Alvarez-Breckenridge C, Miller JJ, Nayyar N, Gill CM, Kaneb A, D’Andrea M, Le LP, Lee J, Cheng J, Zheng Z, Butler WE, Multani P, Chow Maneval E, Ha Paek S, Toyota BD, Dias-Santagata D, Santagata S, Romero J, Shaw AT, Farago AF, Yip S, Cahill DP, Batchelor TT, Iafrate AJ, BrastianosPK.
NPJ Precis Oncol. 2017 Mar 20;1(1):5. doi: 10.1038/s41698-017-0009-y. eCollection 2017.
Background: Recent studies have reported mutations in the telomerase reverse transcriptase promoter (TERTp) in meningiomas. We sought to determine the frequency, clonality and clinical significance of telomere gene alterations in a cohort of patients with progressive/higher-grade meningiomas.
Methods: We characterized 64 temporally- and regionally-distinct specimens from 26 WHO grade III meningioma patients. On initial diagnoses, the meningiomas spanned all WHO grades (3 grade I, 13 grade II and 10 grade III). The tumor samples were screened for TERTp and ATRX/DAXX mutations, and TERT rearrangements. Additionally, TERTp was sequenced in a separate cohort of 19 patients with radiation-associated meningiomas. We examined the impact of mutational status on patients’ progression and overall survival.
Results: Somatic TERTp mutations were detected in six patients (6/26 = 23%). Regional intratumoral heterogeneity in TERTp mutation status was noted. In 4 patients, TERTp mutations were detected in recurrent specimens but not in the available specimens of the first surgery. Additionally, a TERT gene fusion (LPCAT1-TERT) was found in one sample. In contrary, none of the investigated samples harbored an ATRX or DAXX mutation. In the cohort of radiation-induced meningiomas, TERTp mutation was detected in two patients (10.5%). Importantly, we found that patients with emergence of TERTp mutations had a substantially shorter OS than their TERTp wild-type counterparts (2.7 years, 95% CI 0.9 – 4.5 years versus 10.8 years, 95% CI 7.8 -12.8 years, p=0.003).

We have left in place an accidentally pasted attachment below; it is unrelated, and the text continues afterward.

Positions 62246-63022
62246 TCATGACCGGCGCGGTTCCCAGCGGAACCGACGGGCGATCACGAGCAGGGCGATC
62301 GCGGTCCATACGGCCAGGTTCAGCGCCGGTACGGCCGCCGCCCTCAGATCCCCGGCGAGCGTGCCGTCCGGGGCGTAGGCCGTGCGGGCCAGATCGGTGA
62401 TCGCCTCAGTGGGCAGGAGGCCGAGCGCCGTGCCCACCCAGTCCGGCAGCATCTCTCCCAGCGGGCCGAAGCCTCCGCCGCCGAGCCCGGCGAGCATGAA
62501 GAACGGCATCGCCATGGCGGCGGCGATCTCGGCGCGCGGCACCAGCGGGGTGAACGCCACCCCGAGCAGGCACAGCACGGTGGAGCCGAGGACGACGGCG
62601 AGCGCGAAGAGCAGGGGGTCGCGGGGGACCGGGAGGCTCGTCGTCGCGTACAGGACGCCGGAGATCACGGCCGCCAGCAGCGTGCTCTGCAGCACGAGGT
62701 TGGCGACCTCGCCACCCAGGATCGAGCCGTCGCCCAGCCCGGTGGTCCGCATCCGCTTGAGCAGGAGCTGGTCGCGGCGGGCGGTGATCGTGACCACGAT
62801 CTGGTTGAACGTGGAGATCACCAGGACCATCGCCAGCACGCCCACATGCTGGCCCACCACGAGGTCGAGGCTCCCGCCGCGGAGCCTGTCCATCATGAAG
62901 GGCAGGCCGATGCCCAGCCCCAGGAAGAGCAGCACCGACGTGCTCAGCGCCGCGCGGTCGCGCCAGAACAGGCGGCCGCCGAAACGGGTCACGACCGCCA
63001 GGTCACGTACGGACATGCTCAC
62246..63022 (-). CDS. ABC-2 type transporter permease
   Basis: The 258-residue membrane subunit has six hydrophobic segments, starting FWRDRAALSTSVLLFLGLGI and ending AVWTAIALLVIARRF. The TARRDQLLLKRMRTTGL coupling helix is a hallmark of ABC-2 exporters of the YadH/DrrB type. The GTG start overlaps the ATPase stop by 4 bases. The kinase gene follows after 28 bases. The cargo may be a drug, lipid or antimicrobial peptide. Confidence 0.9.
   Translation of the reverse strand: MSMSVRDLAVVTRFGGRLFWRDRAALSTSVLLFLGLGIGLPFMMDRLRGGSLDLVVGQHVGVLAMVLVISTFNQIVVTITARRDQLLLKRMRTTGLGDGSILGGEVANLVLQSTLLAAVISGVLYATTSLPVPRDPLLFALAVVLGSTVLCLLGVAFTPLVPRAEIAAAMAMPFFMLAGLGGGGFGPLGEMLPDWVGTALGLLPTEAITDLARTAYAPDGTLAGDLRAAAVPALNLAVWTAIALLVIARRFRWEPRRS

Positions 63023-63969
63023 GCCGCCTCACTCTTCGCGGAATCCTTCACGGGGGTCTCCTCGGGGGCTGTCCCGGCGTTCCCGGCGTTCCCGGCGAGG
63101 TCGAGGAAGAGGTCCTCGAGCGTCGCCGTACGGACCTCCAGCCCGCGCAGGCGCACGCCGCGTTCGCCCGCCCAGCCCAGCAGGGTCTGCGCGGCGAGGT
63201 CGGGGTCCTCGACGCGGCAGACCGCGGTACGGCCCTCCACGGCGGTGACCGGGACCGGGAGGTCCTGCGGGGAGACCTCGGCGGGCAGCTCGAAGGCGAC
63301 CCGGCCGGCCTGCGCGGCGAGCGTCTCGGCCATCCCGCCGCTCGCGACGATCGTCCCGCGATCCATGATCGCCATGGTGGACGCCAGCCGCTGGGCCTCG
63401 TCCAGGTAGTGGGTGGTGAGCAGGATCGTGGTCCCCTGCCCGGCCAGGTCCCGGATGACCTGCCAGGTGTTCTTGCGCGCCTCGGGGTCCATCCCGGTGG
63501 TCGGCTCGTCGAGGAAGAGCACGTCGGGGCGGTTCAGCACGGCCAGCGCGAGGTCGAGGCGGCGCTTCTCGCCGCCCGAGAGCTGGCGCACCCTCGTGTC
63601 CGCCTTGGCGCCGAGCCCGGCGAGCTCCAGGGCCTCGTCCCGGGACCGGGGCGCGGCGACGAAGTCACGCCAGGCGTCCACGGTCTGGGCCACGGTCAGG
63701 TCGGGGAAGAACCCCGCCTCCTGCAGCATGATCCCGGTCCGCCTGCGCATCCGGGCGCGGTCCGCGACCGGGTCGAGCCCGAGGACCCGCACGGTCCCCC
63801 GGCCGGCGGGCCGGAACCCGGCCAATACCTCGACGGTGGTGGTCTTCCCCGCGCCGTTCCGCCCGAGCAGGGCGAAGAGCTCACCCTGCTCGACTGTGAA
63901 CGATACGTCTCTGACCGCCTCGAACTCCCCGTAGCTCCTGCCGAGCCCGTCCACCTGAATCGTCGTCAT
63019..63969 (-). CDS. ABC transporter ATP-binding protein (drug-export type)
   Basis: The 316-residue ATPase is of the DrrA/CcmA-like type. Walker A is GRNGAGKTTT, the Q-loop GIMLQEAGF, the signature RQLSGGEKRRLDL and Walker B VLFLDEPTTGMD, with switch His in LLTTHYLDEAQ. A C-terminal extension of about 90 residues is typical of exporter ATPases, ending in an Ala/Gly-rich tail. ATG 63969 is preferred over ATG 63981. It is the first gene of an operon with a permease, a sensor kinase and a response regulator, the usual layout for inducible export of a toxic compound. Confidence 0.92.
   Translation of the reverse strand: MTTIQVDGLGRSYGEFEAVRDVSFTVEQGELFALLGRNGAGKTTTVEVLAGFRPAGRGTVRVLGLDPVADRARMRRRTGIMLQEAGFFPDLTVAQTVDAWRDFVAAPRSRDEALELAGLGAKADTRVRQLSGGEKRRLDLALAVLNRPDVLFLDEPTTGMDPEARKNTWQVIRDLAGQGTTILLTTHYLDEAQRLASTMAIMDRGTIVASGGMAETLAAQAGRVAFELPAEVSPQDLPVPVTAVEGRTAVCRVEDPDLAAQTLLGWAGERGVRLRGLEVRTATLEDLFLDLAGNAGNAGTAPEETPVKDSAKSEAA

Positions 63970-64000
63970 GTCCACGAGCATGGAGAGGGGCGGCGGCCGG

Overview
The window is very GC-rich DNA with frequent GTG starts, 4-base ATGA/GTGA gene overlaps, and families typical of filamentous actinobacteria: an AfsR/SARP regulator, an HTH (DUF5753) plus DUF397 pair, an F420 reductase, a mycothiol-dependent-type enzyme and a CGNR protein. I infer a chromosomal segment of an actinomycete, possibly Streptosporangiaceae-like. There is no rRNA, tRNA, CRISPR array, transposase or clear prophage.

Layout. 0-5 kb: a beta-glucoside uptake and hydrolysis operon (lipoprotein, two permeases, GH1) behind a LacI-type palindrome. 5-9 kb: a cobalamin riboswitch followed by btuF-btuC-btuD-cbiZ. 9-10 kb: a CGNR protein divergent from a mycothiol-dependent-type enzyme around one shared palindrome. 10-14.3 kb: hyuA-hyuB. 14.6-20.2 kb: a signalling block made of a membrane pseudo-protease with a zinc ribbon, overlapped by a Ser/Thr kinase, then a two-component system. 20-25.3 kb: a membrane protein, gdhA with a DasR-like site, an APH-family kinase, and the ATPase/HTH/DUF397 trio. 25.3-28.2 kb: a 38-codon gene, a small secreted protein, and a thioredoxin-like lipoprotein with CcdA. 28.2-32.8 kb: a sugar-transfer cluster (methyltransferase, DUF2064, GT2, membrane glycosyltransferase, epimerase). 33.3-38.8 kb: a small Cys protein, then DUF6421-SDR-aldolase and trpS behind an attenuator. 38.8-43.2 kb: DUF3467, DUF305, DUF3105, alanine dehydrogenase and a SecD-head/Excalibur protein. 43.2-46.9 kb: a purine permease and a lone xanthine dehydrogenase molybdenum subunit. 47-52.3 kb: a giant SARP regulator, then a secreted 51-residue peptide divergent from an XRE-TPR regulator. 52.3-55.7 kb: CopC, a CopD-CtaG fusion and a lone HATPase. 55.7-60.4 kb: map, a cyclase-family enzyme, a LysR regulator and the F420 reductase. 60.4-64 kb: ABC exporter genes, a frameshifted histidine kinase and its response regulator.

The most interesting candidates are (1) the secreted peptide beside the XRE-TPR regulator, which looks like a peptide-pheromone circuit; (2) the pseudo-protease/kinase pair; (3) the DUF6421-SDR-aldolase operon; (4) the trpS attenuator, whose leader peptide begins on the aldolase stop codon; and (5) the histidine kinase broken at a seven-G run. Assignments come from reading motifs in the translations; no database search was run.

Conclusions: In progressive/higher-grade meningiomas,TERTp mutations are associated with poor survival, supporting a model in which selection of this alteration is a harbinger of aggressive tumor development. In addition, we observe spatial intratumoral heterogeneity of TERTp mutation status, consistent with this model of late emergence in tumor evolution. Thus, early detection of TERTp mutations may define patients with more aggressive meningiomas. Stratification for TERT alterations should be adopted in future clinical trials of progressive/higher-grade meningiomas.
Juratli TA1,2, Thiede C3, Koerner MVA1, Tummala SS1, Daubner D4, Shankar GM1, Williams EA5, Martinez-Lage M5, Soucek S2, Robel K2, Penson T1, Krause M6,7,8, Appold S6,7,8, Meinhardt M9, Pinzer T2, Miller JJ10, Krex D2,7, Ely HA11, Silverman IM11, Christiansen J11, Schackert G2,7, Wakimoto H1, Kirsch M2,7, Brastianos PK12, Cahill DP1.
Oncotarget. 2017 Nov 24;8(65):109228-109237. doi: 10.18632/oncotarget.22650. eCollection 2017 Dec 12.